Whatever the outward signs that Paul Manafort is experiencing public torment, the presence of other men in tailored suits seems to have allowed Manafort to elevate himself into a strange sense of ease. The most compelling drama of the trial so far is watching Manafort comport himself. And the spectacle is pure Manafort.
Decades before he ran the Trump campaign, Paul Manafort’s pursuit of shady deals laid the groundwork for the corruption of Washington.
He stands trial for abusing money he received as a world-renowned political consultant. Jurors have heard from witnesses who have described him as a master craftsman of public image; old colleagues have testified to his narrative gifts. These talents were so often used to smooth over the reputations of awful men—the kleptocrats, strongmen, and oligarchs whom he ingratiated with the American elite. Now, it’s his own image and his own narrative that he must manage, with an audience of expressionless jurors tucked away at the side of the room. And as the jury of his peers comes and goes from the room, Manafort makes a point of flashing his well-buffed smile. It’s the look of a man projecting confidence. It’s kind of convincing.
Many decades ago, Paul Manafort suffered a public drubbing that seared itself in his conscience. In 1989, he testified before Congress about a public-housing scam that he’d orchestrated. Using his Reagan-administration connections, he and partners won a $31 million federal subsidy to rehabilitate public-housing projects in Seabrook, New Jersey. It was an incident, one among many, that prefigured his current troubles: Manafort was blasé about the consequences of his greed; the promised rehabilitation never happened; his apartment blocks he’d promised to rebuild remained “strictly Third World,” in the description of one Washington Post columnist.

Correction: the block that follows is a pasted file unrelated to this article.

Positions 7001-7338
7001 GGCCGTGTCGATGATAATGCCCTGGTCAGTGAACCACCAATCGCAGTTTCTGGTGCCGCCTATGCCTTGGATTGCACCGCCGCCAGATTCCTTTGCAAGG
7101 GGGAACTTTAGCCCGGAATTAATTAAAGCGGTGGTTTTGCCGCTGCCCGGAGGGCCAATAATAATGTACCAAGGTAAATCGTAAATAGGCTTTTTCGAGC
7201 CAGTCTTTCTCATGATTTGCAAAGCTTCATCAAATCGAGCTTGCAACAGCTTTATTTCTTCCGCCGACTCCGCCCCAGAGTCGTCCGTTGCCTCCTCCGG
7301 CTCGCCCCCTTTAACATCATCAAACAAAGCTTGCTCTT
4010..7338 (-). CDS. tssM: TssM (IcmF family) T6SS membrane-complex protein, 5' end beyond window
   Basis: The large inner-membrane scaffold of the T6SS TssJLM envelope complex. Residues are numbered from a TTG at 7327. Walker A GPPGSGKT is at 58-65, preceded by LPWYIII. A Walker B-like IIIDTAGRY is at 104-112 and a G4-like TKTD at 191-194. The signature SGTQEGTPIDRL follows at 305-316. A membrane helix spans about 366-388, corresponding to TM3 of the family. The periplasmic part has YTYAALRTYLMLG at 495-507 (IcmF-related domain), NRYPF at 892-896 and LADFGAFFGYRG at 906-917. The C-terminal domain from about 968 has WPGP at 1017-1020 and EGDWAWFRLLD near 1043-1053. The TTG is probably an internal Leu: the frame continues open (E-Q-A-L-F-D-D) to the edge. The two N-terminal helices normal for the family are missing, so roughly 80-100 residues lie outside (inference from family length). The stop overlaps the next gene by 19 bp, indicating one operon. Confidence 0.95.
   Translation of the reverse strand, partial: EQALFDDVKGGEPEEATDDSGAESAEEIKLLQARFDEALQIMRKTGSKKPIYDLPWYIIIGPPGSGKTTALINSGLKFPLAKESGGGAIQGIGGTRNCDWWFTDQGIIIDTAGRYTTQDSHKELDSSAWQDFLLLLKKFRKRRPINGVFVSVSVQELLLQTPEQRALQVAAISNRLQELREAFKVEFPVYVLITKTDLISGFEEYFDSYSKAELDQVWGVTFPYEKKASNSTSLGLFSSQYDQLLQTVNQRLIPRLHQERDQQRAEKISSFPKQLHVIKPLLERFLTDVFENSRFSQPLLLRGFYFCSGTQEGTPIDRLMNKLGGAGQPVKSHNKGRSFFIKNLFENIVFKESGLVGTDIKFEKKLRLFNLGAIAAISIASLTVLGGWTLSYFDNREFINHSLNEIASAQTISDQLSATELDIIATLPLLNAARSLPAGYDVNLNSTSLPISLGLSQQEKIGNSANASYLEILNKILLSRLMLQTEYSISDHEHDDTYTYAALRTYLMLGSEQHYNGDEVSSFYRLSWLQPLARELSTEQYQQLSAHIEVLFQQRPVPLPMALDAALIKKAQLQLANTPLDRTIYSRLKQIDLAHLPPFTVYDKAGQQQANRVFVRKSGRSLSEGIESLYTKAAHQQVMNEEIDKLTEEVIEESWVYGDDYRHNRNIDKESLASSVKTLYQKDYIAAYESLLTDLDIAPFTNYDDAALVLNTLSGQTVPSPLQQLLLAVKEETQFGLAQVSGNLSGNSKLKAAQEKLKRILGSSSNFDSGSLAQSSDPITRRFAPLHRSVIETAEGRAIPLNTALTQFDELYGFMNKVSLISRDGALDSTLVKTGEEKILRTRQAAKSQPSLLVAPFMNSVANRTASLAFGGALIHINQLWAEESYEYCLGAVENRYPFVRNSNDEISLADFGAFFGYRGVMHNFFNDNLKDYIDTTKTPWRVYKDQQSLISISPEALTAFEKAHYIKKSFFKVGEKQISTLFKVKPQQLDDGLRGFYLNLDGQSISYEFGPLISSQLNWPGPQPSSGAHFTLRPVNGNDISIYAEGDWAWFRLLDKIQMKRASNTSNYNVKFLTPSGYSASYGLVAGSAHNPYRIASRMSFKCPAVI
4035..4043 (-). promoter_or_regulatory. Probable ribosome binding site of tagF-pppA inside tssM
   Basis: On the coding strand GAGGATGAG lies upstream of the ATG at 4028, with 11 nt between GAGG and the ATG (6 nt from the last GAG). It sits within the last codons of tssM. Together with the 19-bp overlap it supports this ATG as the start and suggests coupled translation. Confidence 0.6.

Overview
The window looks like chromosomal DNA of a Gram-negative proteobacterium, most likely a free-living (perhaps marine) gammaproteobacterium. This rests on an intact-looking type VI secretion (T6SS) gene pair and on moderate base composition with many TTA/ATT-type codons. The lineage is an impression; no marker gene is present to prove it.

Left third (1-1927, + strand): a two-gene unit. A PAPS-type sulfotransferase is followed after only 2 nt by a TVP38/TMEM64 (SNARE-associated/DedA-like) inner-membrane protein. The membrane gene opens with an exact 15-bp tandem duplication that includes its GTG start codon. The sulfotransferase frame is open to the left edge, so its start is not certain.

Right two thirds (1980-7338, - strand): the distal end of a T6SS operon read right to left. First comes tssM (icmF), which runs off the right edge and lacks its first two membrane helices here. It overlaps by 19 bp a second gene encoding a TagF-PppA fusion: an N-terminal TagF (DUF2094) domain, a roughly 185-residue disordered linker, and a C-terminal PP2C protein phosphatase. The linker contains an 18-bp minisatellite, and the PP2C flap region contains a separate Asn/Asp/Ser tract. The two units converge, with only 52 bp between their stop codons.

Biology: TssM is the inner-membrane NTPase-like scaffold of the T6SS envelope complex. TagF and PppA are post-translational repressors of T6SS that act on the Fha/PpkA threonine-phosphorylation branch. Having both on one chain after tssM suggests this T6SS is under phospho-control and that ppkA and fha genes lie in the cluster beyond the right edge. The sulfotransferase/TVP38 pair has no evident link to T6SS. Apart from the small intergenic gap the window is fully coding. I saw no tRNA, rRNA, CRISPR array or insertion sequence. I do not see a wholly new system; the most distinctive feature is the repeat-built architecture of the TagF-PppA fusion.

As Manafort testified about the scheme, he choked. He turned in a gaffe-ridden performance. Most memorably, he told Congress, “I would stipulate that for the purposes of today, you could characterize this as influence peddling.” It was a phrase played over and over on TV—and Manafort was raging mad about his slip. It was the last time, before his current troubles, that Manafort found himself pushed into the public spotlight, staring into serious trouble. And he seems determined to manage his image far more carefully this time around.
I’ve spent years reporting on Manafort’s past, and have consistently found a man who has prioritized influence peddling over integrity again and again. Manafort’s early clients were senators—and that seems to be the ostentatiously dignified style he has adopted for the trial. He has the senatorial habit of excessively tactile behavior. When he entered the court, he put his arm on the back of his attorneys; he shook hands with Biden-like gusto. At one moment, he clasped his own hands and moved a raised forefinger to his lip as if in deep thought. When he rises from his chair, he tends to stand with hands tucked into his pants pockets, cutting a perfectly Kennedyesque silhouette. When lawyers refer to documents, he studiously picks up his reading glasses, showing how seriously he takes it all.